Bottom Line: Although cAMP-GEF II is expressed abundantly in several brain areas including the cortex, striatum, and hippocampus, its specific function and possible role in hippocampal synaptic plasticity and cognitive processes remain elusive.We found that deletion of cAMP-GEF II induced moderate decrease in long-term potentiation, although this decrease was not statistically significant.We concluded that cAMP-GEF II plays a key role in hippocampal functions including behavioral flexibility in reversal learning and in mechanisms underlying induction of long-term depression.

View Article: PubMed Central - PubMed

Affiliation: Behavioral Neural Circuitry and Physiology Laboratory, Department of Anatomy, Brain Science & Engineering Institute, Kyungpook National University Graduate School of Medicine, 2-101, Dongin-dong, Jung-gu, Daegu, 700-842, Korea. irislkm@knu.ac.kr.

ABSTRACT

Background: Guanine nucleotide exchange factors (GEFs) activate small GTPases that are involved in several cellular functions. cAMP-guanine nucleotide exchange factor II (cAMP-GEF II) acts as a target for cAMP independently of protein kinase A (PKA) and functions as a GEF for Rap1 and Rap2. Although cAMP-GEF II is expressed abundantly in several brain areas including the cortex, striatum, and hippocampus, its specific function and possible role in hippocampal synaptic plasticity and cognitive processes remain elusive. Here, we investigated how cAMP-GEF II affects synaptic function and animal behavior using cAMP-GEF II knockout mice.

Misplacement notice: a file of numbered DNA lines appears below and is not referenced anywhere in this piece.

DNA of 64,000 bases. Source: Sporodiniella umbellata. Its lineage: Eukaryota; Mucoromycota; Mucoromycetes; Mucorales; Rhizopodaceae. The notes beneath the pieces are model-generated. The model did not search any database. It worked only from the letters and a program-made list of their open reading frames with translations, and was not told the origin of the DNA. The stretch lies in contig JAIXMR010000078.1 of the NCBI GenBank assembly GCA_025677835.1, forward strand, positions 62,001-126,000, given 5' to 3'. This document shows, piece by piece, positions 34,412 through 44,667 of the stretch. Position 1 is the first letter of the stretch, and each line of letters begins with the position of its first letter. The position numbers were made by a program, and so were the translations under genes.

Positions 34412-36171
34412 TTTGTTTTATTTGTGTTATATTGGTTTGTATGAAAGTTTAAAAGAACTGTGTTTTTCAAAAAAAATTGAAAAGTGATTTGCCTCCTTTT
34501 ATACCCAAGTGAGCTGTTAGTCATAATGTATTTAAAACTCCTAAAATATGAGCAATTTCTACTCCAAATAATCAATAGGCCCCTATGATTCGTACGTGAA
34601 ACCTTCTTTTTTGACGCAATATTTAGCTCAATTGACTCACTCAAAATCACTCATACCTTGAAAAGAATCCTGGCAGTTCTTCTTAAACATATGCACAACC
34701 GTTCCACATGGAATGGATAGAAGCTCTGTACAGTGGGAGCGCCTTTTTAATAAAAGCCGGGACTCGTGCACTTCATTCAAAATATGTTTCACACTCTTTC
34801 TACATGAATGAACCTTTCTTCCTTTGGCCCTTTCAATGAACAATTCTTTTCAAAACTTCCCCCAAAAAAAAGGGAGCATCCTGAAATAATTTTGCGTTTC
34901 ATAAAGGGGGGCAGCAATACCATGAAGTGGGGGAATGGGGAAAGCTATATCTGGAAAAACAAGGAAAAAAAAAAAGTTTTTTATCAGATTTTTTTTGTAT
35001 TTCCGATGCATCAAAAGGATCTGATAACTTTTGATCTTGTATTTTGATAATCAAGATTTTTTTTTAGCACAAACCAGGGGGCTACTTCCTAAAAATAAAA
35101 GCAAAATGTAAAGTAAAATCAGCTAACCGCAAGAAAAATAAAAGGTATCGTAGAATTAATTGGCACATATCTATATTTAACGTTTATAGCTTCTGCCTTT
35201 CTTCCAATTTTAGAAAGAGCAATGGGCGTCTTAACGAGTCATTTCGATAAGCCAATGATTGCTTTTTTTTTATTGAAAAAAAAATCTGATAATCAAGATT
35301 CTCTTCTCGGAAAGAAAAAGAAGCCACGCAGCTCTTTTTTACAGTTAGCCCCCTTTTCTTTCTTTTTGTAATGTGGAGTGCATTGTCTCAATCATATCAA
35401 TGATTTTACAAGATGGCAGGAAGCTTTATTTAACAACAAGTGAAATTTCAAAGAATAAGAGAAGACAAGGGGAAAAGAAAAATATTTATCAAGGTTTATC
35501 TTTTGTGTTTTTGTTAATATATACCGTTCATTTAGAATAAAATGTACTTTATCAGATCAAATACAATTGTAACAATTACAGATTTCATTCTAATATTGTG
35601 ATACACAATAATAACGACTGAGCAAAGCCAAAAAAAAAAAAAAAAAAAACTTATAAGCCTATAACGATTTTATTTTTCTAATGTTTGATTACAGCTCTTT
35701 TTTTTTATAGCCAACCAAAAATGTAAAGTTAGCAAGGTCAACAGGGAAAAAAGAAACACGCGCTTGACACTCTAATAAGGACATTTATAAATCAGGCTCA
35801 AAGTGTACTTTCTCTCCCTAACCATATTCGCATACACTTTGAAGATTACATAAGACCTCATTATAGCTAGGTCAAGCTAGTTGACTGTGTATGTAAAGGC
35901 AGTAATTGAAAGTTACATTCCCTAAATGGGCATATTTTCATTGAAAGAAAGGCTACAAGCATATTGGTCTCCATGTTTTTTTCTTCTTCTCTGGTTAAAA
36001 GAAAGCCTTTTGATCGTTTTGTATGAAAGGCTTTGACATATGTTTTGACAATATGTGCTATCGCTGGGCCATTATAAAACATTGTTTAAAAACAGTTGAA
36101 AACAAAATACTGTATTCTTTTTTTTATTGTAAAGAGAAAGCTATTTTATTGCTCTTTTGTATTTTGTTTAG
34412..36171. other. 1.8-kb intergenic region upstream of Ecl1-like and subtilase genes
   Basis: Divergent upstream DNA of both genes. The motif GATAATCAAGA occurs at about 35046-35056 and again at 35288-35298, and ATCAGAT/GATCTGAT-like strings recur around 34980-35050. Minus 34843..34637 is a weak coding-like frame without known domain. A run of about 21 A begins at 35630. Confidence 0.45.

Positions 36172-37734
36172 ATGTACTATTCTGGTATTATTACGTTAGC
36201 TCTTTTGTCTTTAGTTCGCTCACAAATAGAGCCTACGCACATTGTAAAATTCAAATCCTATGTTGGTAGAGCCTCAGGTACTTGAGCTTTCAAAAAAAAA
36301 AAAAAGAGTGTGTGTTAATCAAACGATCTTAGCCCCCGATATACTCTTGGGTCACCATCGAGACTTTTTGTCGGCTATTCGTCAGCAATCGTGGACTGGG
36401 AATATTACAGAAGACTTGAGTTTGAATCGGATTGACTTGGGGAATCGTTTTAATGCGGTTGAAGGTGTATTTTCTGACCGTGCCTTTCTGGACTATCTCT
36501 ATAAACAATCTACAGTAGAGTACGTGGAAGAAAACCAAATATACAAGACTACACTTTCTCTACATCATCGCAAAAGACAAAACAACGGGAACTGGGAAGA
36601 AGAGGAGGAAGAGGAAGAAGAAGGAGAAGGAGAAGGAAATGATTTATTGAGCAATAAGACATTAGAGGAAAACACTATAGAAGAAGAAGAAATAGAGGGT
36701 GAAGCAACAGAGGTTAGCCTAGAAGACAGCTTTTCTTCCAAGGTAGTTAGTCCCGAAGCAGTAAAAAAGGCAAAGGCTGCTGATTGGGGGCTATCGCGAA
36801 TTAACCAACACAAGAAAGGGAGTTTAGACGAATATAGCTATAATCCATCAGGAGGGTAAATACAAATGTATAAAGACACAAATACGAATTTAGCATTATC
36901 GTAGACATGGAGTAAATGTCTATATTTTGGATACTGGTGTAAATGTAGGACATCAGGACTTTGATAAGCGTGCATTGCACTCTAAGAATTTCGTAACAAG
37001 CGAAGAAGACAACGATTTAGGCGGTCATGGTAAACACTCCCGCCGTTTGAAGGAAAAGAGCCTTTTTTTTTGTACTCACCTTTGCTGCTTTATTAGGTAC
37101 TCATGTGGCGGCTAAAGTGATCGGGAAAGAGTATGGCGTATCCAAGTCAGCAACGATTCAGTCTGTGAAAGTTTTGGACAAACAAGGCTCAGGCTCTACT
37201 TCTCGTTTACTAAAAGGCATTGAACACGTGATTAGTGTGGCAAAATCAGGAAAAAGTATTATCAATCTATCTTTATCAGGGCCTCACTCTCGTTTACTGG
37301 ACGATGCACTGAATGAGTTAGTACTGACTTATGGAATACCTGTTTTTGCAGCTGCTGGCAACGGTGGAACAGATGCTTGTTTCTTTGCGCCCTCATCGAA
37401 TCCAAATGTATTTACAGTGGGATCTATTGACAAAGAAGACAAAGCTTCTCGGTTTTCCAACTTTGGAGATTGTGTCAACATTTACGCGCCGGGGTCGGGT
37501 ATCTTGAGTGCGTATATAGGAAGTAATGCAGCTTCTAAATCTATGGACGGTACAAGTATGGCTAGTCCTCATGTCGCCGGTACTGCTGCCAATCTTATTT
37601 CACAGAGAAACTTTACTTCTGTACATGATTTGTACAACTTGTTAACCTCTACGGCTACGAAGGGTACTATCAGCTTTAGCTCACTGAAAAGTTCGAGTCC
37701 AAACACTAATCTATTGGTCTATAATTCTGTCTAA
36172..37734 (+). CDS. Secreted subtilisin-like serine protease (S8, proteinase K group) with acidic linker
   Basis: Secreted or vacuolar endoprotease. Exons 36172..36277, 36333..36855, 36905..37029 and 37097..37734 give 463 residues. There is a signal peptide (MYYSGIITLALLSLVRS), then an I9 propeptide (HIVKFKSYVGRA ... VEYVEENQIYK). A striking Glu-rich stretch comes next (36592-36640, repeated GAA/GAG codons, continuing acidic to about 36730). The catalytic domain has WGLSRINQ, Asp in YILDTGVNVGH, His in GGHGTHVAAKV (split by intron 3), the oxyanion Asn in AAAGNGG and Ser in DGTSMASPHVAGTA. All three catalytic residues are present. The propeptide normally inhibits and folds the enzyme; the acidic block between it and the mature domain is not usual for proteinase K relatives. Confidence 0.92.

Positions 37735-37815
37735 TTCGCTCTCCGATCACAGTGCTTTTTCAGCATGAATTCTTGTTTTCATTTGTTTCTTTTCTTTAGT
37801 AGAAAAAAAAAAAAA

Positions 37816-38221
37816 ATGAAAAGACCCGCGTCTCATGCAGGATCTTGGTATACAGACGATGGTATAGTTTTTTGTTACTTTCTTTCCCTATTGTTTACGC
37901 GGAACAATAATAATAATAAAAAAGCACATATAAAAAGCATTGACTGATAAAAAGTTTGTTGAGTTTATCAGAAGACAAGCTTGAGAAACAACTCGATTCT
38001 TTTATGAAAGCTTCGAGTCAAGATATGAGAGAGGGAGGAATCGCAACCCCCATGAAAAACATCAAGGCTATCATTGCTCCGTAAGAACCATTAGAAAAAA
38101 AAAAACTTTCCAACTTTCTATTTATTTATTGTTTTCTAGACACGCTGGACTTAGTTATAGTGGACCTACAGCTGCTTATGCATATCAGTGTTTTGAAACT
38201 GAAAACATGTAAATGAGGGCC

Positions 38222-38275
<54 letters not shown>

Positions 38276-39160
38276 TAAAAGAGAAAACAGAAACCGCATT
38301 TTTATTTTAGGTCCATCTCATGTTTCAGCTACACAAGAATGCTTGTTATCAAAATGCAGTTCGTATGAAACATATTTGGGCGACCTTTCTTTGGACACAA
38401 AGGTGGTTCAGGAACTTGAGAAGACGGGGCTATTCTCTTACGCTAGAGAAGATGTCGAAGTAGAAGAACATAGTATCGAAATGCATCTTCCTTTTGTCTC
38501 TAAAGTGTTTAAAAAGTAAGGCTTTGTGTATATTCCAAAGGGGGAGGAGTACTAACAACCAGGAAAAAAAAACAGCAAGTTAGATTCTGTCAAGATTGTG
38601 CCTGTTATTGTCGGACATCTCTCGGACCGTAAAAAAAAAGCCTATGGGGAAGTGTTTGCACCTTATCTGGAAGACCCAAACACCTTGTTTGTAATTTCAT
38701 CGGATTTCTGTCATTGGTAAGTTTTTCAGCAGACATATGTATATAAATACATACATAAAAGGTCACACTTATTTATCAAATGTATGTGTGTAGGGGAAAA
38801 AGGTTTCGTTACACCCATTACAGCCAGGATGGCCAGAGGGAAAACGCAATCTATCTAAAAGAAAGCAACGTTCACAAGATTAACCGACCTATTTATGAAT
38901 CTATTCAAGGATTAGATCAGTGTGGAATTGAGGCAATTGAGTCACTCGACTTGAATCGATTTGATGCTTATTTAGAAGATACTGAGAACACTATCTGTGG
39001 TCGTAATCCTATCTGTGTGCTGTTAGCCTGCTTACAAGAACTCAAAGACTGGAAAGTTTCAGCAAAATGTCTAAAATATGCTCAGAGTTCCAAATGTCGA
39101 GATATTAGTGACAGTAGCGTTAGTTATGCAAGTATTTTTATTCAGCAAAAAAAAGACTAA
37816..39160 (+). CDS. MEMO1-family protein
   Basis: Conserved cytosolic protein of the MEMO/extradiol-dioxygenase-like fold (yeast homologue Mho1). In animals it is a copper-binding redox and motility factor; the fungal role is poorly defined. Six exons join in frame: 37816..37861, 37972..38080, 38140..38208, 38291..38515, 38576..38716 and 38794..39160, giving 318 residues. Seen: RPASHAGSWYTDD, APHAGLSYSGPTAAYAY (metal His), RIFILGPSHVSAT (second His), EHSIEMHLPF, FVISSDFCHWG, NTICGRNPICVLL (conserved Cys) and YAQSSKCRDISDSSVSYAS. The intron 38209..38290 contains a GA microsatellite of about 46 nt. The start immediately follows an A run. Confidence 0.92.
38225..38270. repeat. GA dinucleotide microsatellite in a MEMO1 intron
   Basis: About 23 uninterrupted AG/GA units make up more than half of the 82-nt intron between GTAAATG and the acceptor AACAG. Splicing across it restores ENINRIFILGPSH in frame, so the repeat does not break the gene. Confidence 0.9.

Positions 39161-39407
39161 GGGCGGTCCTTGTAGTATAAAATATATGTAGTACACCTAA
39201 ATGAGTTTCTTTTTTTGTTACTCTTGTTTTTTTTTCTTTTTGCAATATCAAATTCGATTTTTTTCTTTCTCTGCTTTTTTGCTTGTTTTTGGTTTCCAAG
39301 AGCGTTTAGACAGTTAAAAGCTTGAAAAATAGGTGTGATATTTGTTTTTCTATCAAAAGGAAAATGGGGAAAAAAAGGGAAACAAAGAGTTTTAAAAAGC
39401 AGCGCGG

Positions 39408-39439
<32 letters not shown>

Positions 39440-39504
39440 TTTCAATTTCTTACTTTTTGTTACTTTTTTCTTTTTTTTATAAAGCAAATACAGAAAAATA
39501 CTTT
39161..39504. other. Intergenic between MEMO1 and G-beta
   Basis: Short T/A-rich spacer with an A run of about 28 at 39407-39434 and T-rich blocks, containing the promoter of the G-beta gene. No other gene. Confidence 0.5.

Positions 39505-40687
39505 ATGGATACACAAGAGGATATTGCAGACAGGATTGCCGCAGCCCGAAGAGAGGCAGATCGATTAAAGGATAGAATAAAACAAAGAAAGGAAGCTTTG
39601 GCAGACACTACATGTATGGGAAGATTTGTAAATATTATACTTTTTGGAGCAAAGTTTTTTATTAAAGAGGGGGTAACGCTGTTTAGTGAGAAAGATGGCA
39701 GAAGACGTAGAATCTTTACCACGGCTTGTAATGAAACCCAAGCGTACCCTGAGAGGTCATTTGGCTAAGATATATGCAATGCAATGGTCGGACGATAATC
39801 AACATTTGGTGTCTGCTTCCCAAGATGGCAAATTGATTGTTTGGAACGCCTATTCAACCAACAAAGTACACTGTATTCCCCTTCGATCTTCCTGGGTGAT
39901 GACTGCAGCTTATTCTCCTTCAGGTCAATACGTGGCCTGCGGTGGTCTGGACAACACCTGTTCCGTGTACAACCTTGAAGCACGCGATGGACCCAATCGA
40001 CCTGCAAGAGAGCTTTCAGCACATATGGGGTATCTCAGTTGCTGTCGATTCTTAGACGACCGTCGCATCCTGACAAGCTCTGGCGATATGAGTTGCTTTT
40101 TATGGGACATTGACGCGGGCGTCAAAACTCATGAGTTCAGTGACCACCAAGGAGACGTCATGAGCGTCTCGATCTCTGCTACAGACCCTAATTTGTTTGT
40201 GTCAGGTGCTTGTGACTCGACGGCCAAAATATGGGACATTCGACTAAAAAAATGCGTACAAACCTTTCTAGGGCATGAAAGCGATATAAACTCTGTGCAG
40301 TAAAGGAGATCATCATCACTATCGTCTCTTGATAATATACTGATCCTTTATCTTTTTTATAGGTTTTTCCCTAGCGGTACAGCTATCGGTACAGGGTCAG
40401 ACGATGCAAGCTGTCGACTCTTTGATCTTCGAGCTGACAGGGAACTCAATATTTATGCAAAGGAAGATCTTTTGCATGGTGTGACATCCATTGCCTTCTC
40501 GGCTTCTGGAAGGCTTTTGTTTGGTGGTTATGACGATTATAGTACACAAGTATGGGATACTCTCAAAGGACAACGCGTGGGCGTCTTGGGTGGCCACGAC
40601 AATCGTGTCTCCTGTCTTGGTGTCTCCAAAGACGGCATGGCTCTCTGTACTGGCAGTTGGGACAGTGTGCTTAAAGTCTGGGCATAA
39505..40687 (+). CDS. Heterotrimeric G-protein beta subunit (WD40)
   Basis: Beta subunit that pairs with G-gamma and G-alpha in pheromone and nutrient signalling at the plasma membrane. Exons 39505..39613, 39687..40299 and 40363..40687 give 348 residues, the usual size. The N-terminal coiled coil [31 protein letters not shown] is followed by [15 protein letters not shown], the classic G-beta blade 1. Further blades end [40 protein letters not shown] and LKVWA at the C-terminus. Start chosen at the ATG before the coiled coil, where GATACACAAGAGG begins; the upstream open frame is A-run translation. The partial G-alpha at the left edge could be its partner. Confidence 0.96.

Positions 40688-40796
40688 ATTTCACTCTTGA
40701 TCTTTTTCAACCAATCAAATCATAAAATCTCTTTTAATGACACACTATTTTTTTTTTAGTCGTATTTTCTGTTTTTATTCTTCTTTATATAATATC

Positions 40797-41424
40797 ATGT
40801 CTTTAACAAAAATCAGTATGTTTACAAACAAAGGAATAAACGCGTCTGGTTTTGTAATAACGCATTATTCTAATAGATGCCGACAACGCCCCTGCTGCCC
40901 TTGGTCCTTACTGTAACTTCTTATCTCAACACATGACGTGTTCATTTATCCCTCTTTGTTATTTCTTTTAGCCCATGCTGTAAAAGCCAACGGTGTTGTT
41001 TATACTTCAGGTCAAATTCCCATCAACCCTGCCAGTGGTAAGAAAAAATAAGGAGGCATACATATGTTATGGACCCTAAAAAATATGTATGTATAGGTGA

Results: We found that deletion of cAMP-GEF II induced moderate decrease in long-term potentiation, although this decrease was not statistically significant. On the other hand, it produced a significant and clear impairment in NMDA receptor-dependent long-term depression at the Schaffer collateral-CA1 synapses of hippocampus, while microscopic morphology, basal synaptic transmission, and depotentiation were normal. Behavioral testing using the Morris water maze and automated IntelliCage system showed that cAMP-GEF II deficient mice had moderately reduced behavioral flexibility in spatial learning and memory.

Conclusions: We concluded that cAMP-GEF II plays a key role in hippocampal functions including behavioral flexibility in reversal learning and in mechanisms underlying induction of long-term depression.

No MeSH data available.


Related in: MedlinePlus